Celebrating the Women of the Academy
Published March 10, 2016
From our very first female Member, Erminnie A. Smith, to our Executive Director for nearly 30 years, Eunice Thomas Miner, to many of our Members and employees, we wanted to share a little bit about just a few of the women who helped shape the Academy:
Erminnie A. Smith - In 1877, Smith was the first woman elected to be a Member of the Academy and she was also dubbed the "first woman field ethnographer." An expert in the languages and culture of the Native Americans living in New York and adjacent areas of Canada, she authored the important book Myths of the Iroquois to stay up to date on what's coming.
Eunice Thomas Miner - Known to friends as "Tommy," Miner served as the Executive Director of the Academy from 1939 to 1967. She was a tireless champion of the Academy who helped bring the membership from 250 members in 1939 to over 26,000 in 1967. Under her tenure, the Academy hosted the first major scientific conference on antibiotics, launched the first high school science fair in New York City, published a groundbreaking Annals volume on Cardiovascular Effects of Nicotine and Smoking, and so much more. Learn more here.
Mary Marynard Daly - The first African-American woman to receive a PhD in Chemistry in the US, Daly had a distinguished career in biochemistry and was an Academy Member, as well as a Member of Academy's Board of Governors. She also made important contributions to our understanding of the links between cholesterol and heart attacks. Learn more here.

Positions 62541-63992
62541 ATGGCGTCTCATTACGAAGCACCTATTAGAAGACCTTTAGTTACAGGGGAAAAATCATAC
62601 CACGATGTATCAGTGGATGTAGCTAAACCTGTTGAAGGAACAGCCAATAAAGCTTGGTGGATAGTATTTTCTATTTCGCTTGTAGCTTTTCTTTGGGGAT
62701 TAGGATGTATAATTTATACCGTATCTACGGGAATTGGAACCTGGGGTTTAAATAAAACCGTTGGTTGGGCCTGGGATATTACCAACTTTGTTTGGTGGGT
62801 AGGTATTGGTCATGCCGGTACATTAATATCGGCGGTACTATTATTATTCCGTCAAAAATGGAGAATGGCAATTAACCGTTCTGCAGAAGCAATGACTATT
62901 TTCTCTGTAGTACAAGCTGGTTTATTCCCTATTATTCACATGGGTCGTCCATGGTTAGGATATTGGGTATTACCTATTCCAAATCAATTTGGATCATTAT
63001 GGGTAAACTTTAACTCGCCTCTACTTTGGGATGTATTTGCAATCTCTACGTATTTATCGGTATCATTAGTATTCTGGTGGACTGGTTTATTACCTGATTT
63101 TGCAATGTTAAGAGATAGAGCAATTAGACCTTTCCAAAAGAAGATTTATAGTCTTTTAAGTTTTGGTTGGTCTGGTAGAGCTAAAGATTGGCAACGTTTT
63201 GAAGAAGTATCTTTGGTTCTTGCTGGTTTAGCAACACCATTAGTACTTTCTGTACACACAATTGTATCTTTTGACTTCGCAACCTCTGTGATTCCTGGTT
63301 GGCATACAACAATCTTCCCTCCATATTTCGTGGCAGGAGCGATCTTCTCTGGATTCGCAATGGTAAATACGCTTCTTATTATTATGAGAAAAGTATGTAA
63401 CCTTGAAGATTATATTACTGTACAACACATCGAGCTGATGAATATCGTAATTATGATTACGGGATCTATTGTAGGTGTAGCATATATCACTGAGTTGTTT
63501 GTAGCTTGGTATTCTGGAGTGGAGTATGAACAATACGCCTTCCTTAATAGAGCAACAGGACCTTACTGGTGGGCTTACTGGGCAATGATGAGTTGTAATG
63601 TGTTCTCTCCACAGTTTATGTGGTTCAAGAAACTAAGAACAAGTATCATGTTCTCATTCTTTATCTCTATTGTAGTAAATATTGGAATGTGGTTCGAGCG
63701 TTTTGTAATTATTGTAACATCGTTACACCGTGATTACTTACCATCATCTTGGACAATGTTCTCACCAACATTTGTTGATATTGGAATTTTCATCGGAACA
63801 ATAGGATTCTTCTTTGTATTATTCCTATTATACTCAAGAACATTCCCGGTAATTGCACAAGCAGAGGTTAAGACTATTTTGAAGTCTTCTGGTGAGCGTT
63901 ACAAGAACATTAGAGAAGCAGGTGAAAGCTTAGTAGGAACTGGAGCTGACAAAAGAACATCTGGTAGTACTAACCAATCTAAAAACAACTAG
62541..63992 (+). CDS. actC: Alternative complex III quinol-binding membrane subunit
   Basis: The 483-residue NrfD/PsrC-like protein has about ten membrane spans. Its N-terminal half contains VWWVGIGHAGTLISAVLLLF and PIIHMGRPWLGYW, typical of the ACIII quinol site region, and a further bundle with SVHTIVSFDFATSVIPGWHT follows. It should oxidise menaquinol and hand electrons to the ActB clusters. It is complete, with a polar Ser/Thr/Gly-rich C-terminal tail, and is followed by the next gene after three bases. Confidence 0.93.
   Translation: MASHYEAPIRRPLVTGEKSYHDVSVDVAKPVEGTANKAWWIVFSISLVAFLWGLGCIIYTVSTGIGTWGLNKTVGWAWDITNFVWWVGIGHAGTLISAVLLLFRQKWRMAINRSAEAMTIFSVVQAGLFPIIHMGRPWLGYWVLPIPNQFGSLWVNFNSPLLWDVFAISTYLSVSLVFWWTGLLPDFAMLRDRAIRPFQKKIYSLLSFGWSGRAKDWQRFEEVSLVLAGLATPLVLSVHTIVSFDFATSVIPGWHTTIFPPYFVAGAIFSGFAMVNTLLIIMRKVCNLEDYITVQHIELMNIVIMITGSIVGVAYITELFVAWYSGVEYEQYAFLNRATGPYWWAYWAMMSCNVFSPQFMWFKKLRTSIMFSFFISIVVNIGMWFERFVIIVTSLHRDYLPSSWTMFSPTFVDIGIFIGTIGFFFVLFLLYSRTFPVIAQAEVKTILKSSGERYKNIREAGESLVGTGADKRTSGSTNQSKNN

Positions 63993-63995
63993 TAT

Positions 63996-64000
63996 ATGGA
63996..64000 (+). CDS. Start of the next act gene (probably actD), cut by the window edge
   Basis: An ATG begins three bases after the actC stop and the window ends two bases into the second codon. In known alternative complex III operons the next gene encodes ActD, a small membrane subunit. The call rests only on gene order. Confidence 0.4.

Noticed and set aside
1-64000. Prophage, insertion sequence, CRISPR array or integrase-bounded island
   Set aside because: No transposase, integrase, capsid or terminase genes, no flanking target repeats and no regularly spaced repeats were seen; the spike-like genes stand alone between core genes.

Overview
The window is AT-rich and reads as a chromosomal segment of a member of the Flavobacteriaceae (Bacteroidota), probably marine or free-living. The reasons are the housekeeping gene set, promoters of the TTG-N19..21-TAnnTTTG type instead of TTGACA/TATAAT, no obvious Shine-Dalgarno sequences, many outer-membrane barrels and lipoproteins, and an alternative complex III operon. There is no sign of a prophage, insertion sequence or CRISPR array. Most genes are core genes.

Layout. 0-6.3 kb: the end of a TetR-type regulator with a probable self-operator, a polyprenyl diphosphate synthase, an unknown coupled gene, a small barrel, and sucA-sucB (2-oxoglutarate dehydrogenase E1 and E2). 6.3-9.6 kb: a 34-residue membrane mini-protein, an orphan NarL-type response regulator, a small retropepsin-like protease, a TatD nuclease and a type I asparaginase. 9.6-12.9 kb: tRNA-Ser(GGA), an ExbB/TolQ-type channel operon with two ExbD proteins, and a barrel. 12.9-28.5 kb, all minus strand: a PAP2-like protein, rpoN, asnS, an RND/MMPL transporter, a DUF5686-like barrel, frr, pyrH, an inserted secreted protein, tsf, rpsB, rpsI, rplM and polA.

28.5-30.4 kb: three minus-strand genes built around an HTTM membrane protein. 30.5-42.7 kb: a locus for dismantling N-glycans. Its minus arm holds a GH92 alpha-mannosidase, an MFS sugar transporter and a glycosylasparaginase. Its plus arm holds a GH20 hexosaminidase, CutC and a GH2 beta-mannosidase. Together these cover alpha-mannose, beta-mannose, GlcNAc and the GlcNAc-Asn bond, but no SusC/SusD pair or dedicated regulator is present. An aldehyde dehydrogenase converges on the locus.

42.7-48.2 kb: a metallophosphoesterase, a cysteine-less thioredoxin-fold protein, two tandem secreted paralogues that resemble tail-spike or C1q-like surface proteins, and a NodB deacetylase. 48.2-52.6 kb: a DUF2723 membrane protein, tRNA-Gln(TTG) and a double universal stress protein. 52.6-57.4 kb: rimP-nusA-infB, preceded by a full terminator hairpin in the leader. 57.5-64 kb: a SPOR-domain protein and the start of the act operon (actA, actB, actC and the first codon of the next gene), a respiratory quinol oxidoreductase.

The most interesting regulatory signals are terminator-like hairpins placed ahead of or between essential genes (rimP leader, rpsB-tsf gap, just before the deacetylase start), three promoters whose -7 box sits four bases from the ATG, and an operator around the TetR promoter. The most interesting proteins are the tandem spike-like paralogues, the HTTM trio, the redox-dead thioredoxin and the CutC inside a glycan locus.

Margaret Mead - One of the most respected and well-known anthropologists of the 20th century, Mead was not only a Member of the Academy, she also served as Vice President in the 1970s and published numerous papers in Annals. Learn more here.
Charlotte Friend - A groundbreaking cancer researcher with more than one hundred scientific papers to her name, in 1978, Charlotte Friend became the Academy's first president. In her tenure here she also served as a role model for young female researchers pursuing STEM careers at a time when few women were able to choose that path. Learn more here.
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